McKellar was ‘my musical mother’

Opera singer Jonathan Lemalu pictured with Honor McKellar in May 2021. He said Miss McKellar, who...
Opera singer Jonathan Lemalu pictured with Honor McKellar in May 2021. He said Miss McKellar, who died on Friday, "saw something in me that I didn’t see in myself". PHOTO: ODT FILES
Celebrated opera singer Jonathan Lemalu has marked the death of his first singing teacher Honor McKellar, calling her his "musical mother".

Miss McKellar died in Alexandra on Friday. She was 103.

Born in Dunedin in 1920, she was celebrated as a teacher throughout her singing career and in 1971, she become the first lecturer in singing at the University of Otago — a post she held until her retirement in 1985, although she continued to teach subsequently.

She received a QSM in 1989, for services to music, and Lemalu paid tribute to her yesterday.

"I had my very first singing lesson with Honor in the late 1980s and was a pupil for 10 years before leaving to study in London. We have become synonymous with each other in many ways over the years, which I cherish," Lemalu said.

"Affectionately named my musical mother, she was present at Sandra and my wedding in Croatia, my graduation from the Royal College of Music, debuts at London’s Royal Opera House and the Sydney Opera House and was very much a member of the Lemalu household."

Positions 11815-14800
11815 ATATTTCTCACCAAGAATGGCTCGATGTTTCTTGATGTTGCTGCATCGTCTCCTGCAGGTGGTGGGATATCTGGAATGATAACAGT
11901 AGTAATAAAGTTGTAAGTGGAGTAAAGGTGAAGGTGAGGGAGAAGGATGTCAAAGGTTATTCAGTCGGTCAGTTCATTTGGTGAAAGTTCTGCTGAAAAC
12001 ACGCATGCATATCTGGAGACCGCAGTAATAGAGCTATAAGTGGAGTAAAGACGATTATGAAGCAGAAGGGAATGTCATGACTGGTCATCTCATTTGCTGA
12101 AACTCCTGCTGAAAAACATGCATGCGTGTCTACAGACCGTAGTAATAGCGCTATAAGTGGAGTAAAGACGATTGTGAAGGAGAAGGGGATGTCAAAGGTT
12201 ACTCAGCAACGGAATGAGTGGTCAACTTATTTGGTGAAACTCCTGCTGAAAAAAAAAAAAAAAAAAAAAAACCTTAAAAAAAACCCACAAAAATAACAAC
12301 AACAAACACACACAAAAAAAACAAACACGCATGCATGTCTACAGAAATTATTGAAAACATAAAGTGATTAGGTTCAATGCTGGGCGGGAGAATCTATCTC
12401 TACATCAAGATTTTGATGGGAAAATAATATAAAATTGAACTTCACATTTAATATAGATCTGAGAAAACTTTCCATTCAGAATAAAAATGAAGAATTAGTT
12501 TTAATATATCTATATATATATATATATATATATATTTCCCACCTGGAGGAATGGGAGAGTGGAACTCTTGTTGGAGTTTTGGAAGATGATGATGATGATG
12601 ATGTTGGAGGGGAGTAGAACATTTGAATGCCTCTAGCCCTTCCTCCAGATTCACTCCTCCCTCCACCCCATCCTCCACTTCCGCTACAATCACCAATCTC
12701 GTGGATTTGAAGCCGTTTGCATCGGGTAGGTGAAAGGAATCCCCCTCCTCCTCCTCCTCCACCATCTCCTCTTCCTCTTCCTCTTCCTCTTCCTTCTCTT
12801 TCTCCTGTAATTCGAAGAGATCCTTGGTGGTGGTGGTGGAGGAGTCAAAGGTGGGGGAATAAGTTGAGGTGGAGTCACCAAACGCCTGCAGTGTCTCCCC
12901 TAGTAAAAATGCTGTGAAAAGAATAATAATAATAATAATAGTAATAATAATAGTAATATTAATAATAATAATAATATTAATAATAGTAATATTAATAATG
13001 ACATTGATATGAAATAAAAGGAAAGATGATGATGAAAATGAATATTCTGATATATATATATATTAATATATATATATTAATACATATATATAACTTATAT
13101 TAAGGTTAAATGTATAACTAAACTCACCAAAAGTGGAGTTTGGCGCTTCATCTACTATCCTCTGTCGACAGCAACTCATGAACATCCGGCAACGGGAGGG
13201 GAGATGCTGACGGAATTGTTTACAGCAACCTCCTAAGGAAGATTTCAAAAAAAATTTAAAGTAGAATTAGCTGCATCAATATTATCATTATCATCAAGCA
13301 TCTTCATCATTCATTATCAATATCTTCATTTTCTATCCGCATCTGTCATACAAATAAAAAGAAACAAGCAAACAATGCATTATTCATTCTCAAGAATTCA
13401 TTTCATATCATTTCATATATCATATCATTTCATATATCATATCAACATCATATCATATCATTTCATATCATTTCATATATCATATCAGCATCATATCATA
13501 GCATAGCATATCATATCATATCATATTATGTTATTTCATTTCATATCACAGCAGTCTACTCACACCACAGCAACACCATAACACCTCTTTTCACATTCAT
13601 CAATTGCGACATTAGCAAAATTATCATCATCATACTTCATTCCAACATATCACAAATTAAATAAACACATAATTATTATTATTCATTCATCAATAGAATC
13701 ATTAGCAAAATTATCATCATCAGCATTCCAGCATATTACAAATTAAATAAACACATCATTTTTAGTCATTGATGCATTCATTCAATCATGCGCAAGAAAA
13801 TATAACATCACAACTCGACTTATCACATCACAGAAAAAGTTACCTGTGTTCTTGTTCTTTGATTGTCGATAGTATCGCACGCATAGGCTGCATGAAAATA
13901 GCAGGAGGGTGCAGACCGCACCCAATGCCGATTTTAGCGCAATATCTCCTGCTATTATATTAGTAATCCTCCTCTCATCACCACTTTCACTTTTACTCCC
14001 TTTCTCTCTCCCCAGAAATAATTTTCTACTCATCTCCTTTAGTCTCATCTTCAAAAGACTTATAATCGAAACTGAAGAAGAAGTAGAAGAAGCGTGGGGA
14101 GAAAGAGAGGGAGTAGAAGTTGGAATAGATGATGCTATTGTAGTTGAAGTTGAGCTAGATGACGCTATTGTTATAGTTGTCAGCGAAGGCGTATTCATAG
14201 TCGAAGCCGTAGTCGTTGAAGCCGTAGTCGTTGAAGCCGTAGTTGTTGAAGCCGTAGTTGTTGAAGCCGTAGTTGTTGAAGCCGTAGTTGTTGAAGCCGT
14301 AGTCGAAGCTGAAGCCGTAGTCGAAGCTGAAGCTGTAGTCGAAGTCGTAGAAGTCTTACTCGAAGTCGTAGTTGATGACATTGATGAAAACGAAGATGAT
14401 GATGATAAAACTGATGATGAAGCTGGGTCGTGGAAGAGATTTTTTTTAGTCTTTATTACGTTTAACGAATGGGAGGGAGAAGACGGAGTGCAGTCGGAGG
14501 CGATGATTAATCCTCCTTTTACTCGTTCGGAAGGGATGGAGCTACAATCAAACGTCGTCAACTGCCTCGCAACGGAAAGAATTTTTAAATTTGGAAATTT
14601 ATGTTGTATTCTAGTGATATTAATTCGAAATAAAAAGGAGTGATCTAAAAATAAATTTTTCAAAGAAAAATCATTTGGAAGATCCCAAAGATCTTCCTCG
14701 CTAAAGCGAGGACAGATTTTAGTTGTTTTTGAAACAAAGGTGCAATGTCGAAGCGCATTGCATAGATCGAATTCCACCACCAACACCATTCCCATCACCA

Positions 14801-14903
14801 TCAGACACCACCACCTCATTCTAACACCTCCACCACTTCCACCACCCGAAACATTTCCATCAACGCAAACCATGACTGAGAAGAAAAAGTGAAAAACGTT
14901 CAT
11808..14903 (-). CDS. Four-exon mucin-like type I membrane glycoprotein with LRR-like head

Lemalu, who won a Grammy Award for Best Opera Recording in 2010, said Miss McKellar "saw something in me that I didn’t see in myself".

"She taught me by making the complex and foreign simple, achievable and relatable.

"Her love of words and poetry and its connection with music was masterful and as I sing and teach almost 25 years later, I realise I am still a pupil of Honor, as many of her principles of fun, empowerment and confidence remain."

Miss McKellar’s career as a mezzo-soprano singer in her youth led her to the Royal Academy of Music in London, and she later was one of the original singers in the New Zealand Opera Company set up by Donald Munro in the 1950s.

In the 1960s, she returned to London and had a career as a session musician, she sang in the Glyndebourne Chorus and with the John Alldis Choir.

Other notable students of Miss McKellar included Patrick Power, Martin Snell and Matthew Landreth.

"Her influence on countless wonderful singers and teachers both here and abroad is a huge testament to her illustrious career and far-reaching influence and reputation.

"Her love for music, the arts and all in the Dunedin and wider community, her quick wit, infectious laugh and twinkling eyes will remain in our memories."

A service to celebrate her life will be held at St John’s Anglican Church, at 373 Highgate, Roslyn, Dunedin at 1.30pm on Saturday.